I recently had a very enjoyable holiday with my brother who was visiting New Zealand for the first time. At a cafe filled with follies and other quirky craft pieces I asked by brother - who is an accomplished photographer and teacher - what the difference was between an artist and someone's who's good with crafts. His answer has stuck with me ever since. "Artists", he said "deal with problems." The example he used was of Grayson Perry, a ceramicist who makes replica Greek urns. Amongst the ceramics community, Perry's pots divide opinions. Some with a stronger interest in the technical craft of ceramics deride his work as sloppy and poorly constructed. But what makes Perry an … [Read more...] about What’s the difference between a technician and an artist?
I spent the last two weeks in Norway and Denmark, meeting clinicians, lecturers, researchers and students, and generally talking about The End of the Physiotherapy. I spent quite a bit of time talking about the ways physiotherapy might transform itself to adapt to the future, and one of the ideas we kept coming back to was the importance of 'leaving' the profession. I wrote a little about this idea in a blog post just before I set out for Scandinavia, and the subject kept recurring during my visit. The biggest issue for many people seemed to be not so much the need to change, as much as how to change: how to find new ways of thinking and practicing physiotherapy that kept the best of … [Read more...] about Art as therapy
CPN member Blaise Doran responded our call-out to members to write a short statement about why or how they have found their way to a CPN so we could use them as testimonials. However his response was so interesting (and too long for a testimonial) we thought it would work better in a blog post. Blaise Doran BSc (Physio.), GradDip (Neuro. Rehab.), MSc (Pain Mgt.) originally trained and worked in the UK. He is a physiotherapist and the coordinator for the Children’s Pain Management Clinic at the Royal Children’s Hospital in Melbourne, Australia. Previously he worked predominantly in adult neurological rehabilitation. Prior to undertaking his physiotherapy degree, he worked for ten years as … [Read more...] about Reflections on a tweet/Why I joined the CPN
Today's image was suggested by Bhanu Ramaswamy. Click on the image to open it to full size. You can then save it and turn it into a desktop background by following these brief instructions. … [Read more...] about 30 Days of September: Day 29
Anyone who lives with, knows, or has trained as an artist will be painfully aware of how lacking in creativity a lot of physiotherapy education and practice is. My brother is a photographer and a teacher, and I am frequently reminded of how differently he responds to things. Where he often thinks like an artist, I often default to the kinds of design-thinking that Grace Jeffers talks about when she says that "Design thinking is about solving a problem, but art thinking is about feeling your way to a solution" (link). It's not that there's anything particularly wrong with the way physiotherapists are trained to think - there's certainly a lot to be said for the kinds of deductive … [Read more...] about Creativity in physiotherapy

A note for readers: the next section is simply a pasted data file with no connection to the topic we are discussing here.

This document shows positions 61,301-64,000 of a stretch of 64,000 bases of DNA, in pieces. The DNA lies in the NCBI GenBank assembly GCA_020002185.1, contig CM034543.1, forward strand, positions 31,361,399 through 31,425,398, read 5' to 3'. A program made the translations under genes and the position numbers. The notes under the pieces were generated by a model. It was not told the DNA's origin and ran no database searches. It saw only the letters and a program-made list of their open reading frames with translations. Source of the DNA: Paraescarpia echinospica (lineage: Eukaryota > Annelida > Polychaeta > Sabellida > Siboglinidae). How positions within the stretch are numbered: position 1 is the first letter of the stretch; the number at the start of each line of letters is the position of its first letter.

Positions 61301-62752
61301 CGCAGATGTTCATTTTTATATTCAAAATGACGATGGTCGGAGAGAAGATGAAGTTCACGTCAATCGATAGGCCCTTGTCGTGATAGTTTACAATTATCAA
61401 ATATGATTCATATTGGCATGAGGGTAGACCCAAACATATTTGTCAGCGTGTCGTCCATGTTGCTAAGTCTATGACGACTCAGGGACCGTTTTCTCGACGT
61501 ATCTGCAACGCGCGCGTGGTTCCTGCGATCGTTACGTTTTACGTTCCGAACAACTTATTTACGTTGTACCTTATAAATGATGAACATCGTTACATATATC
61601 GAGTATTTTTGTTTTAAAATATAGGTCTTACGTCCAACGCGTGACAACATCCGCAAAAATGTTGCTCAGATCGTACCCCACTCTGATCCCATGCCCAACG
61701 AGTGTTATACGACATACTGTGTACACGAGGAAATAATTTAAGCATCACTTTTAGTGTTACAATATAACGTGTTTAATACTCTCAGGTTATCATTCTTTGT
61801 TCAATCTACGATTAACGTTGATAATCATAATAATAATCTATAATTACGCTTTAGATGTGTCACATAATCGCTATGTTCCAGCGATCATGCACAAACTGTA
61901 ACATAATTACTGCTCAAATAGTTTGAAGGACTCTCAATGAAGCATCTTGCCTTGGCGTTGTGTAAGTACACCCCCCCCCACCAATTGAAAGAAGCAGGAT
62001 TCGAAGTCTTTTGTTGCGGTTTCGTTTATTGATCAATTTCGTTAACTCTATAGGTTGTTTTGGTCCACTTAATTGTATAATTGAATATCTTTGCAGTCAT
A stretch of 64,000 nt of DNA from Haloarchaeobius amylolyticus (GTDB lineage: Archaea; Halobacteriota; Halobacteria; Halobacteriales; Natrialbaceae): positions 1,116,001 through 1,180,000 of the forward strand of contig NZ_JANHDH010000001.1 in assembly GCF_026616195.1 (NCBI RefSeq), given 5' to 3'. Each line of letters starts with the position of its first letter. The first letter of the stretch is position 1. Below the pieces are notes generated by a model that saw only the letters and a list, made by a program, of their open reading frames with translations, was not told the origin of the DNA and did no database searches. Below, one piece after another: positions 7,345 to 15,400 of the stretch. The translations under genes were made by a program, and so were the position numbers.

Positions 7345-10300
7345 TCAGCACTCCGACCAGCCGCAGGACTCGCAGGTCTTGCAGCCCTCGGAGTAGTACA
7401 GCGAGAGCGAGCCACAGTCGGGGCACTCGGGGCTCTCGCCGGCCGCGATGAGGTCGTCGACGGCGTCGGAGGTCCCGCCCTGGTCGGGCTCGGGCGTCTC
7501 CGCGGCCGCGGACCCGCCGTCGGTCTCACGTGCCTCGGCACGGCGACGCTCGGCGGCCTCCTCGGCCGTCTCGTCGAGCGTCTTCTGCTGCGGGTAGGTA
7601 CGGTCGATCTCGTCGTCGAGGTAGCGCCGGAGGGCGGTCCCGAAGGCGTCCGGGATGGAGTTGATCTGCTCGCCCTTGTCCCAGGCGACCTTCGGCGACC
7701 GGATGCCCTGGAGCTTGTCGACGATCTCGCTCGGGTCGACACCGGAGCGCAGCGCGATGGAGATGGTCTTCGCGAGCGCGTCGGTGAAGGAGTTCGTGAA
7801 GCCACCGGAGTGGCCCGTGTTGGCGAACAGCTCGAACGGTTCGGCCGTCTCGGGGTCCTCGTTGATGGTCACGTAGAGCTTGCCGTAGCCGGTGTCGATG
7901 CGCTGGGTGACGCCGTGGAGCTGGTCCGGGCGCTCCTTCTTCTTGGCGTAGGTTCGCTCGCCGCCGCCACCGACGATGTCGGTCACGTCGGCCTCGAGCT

There's a great thesis to be written on the politics of physiotherapy. It would include something about how the profession fought hard to become an ally to governments looking to return men to the Western Front during World War I. It would look at the ways physiotherapists transferred this experience into rehabilitation and ensured people returned to work as soon as possible so that they would be productive members of society, rather than a 'drain' on the State or their communities. It might even look at how largely silent physiotherapy has been about social inequality and injustice, and how we have managed to convince ourselves that for more than 100 years that physiotherapy was … [Read more...] about Karl Marx would have loved physiotherapy
In this post, physiotherapist and educator Wenche Bjorbækmo writes about the art of presenting qualitative research. The first time I saw the film The Cost of Living, by DV8 Physical Theatre (https://www.youtube.com/watch?v=0ZTMyWt50kk), it made an indelible impression on me. Over the course of a few late summer days in an English seaside resort, two out-of-work street performers -- Eddie and David -- encounter a variety of other people on the fringe of society. Dave, a double amputee, is determined to hold on to his independence, while tough, aggressive Eddie is a stalwart defender of justice and respect. The play presents a sequence of human tableaux that challenge our … [Read more...] about Wenche S. Bjorbækmo – The art of presenting qualitative research – 30DoS #24